Many young German know according to a CNN poll, hardly anything about the Holocaust. Of the respondents in the age group of 18 to 34, about 40 percent said, “to know little” or “nothing” about it. Overall, a third (33 per cent) thought the Europeans interviewed for his level of knowledge is correspondingly low. About one in 20. Europeans has heard of the study that never even seen something about the systematic extermination of the Jews by the national socialists.
The Figures emerge from a study of the US American TV channel CNN, conducted by the market research Institute ComRes. Were surveyed more than 7,000 people, including more than 1,000 each in Germany, Austria, France, Poland, Hungary, the UK and Sweden.
The respondents in the study of anti-Semitism in Europe were, according to CNN differently about Israel. A majority of 54 percent is, therefore, of the view that Israel has the right to exist as a Jewish state. A third believes that criticism of Israel is often motivated by anti-Semitism. A third said, however, Israel use the Holocaust as a justification for his actions.
Many of the respondents are of the view that anti-Semitism in their own country is a growing Problem. 40 percent of respondents said that Jews were threatened in their countries of racial violence.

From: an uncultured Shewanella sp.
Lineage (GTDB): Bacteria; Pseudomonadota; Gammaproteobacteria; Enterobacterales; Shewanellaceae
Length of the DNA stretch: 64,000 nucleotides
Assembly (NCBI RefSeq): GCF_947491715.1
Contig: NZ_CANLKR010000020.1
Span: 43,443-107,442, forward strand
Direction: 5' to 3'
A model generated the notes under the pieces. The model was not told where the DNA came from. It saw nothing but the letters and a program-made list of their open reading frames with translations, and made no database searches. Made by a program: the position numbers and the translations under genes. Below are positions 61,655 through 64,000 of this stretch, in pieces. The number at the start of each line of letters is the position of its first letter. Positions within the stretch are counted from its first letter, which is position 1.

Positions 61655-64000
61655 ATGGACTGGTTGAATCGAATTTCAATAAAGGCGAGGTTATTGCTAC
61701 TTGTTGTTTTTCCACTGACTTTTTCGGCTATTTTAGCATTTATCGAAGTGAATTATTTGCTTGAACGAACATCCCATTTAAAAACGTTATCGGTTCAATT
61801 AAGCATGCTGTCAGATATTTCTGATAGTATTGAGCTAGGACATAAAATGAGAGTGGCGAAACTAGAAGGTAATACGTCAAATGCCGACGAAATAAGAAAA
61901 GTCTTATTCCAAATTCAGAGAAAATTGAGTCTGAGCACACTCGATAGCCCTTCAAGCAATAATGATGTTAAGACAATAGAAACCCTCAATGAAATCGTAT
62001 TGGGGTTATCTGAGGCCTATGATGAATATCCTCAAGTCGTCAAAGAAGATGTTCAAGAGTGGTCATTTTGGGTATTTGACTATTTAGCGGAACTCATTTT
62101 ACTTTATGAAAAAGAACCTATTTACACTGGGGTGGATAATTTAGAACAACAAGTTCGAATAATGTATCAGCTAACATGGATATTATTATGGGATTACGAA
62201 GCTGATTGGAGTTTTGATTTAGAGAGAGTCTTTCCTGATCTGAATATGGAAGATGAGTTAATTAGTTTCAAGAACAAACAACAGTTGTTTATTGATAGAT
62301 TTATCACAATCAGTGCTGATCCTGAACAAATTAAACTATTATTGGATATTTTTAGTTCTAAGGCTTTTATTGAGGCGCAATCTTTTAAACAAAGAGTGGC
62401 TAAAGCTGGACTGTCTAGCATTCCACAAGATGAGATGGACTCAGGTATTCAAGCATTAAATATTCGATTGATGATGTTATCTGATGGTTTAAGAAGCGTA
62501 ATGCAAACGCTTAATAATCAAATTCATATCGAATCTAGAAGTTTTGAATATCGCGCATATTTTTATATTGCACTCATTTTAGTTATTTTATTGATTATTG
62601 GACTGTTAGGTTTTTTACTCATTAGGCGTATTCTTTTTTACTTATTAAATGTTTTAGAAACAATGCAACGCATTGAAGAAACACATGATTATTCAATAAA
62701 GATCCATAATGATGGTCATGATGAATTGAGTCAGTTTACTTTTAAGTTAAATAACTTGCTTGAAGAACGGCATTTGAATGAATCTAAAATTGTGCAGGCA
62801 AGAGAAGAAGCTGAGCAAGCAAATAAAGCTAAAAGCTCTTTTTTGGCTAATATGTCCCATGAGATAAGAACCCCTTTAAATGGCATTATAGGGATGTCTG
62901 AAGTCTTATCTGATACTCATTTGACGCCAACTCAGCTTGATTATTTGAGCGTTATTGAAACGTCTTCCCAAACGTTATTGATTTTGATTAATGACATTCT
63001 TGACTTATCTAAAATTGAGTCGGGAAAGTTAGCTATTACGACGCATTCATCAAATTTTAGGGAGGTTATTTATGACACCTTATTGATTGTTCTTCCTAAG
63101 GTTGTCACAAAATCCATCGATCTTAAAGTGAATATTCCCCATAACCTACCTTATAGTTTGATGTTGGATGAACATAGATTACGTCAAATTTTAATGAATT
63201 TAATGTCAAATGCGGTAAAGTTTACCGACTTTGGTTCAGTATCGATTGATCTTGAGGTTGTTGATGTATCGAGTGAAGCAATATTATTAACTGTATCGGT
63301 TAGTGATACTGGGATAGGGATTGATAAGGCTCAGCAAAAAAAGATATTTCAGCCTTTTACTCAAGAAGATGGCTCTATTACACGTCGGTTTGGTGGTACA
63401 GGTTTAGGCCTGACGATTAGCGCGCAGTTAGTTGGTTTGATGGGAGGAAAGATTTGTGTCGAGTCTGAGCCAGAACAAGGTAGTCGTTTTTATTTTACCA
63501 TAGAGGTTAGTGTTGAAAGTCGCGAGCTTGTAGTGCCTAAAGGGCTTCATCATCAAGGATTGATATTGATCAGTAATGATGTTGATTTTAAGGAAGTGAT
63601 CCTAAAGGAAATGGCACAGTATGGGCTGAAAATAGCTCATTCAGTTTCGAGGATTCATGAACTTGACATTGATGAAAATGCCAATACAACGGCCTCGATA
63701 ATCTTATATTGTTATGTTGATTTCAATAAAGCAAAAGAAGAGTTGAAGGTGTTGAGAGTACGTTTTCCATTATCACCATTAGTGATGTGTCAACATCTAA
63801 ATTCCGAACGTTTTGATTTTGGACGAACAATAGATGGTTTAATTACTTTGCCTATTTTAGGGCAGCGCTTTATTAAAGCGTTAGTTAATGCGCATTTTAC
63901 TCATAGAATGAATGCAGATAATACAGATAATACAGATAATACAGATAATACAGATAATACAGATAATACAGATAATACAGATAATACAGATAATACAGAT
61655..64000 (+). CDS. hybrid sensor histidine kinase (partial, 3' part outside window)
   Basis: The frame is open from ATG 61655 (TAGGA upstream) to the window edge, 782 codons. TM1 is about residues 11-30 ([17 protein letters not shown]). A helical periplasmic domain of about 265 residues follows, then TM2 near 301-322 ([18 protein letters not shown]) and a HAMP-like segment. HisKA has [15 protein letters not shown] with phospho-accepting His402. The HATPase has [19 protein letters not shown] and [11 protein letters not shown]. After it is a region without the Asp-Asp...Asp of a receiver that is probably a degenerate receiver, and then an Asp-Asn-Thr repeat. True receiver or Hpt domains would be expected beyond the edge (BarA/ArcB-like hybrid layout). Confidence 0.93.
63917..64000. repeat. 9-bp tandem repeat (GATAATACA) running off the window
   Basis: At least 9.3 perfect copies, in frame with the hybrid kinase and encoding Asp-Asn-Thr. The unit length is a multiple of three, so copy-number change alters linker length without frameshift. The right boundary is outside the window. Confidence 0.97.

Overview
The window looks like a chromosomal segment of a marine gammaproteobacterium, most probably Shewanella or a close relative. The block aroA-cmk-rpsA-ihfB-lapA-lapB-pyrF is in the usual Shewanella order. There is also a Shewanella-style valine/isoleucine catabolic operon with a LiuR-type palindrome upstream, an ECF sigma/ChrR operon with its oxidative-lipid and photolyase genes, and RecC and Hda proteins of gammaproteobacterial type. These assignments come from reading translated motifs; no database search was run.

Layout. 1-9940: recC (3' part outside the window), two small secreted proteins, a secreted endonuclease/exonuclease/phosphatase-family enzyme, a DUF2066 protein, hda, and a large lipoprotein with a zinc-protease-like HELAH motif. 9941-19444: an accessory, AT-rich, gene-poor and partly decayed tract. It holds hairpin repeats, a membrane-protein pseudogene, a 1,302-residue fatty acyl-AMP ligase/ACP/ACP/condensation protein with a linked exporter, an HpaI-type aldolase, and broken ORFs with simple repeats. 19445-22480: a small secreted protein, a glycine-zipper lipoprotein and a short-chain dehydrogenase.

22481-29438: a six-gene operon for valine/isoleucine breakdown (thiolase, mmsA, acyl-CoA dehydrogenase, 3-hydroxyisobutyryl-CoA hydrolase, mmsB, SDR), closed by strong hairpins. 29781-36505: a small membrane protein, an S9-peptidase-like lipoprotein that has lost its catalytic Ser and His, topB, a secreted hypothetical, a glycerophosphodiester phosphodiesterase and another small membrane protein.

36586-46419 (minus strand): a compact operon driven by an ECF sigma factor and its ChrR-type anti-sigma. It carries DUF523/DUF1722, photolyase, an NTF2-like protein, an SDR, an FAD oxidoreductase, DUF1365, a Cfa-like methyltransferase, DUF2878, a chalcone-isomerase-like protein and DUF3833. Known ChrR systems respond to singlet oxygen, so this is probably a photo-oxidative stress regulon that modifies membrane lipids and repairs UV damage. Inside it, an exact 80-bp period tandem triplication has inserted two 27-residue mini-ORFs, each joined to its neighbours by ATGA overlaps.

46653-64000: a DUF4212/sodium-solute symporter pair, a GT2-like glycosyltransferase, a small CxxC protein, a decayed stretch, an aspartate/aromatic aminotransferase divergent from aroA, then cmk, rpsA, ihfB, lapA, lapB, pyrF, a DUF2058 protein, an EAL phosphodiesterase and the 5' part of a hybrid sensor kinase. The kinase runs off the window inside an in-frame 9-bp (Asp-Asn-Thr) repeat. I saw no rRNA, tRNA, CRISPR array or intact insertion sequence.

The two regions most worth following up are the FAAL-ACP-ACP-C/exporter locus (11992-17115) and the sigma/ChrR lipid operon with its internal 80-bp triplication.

The study also shows that old prejudices seem to be still very present. More than a quarter of Europeans interviewed consider that the Jews have to the world a lot of influence on the business and financial, it said. Further, one out of five respondents said that Jews had too great an influence in politics and in the media.
commemoration of the Shoah wax
The anti-Semitism commissioned by the Federal government, Felix Klein, described the results as “alarming”, however, is not surprising. They were consistent with the results of other studies. “I think it is the combating of anti-Semitism for elementary, the memory of the Holocaust alive and to promote a lively culture of remembrance.”
The Yad Vashem Holocaust memorial in Jerusalem was concerned, in view of the apparently widespread ignorance about the Holocaust. The study also shows that “many deep-rooted, hate-filled anti-Semitic expressions in the European population, 75 years after the Holocaust, continue to exist”.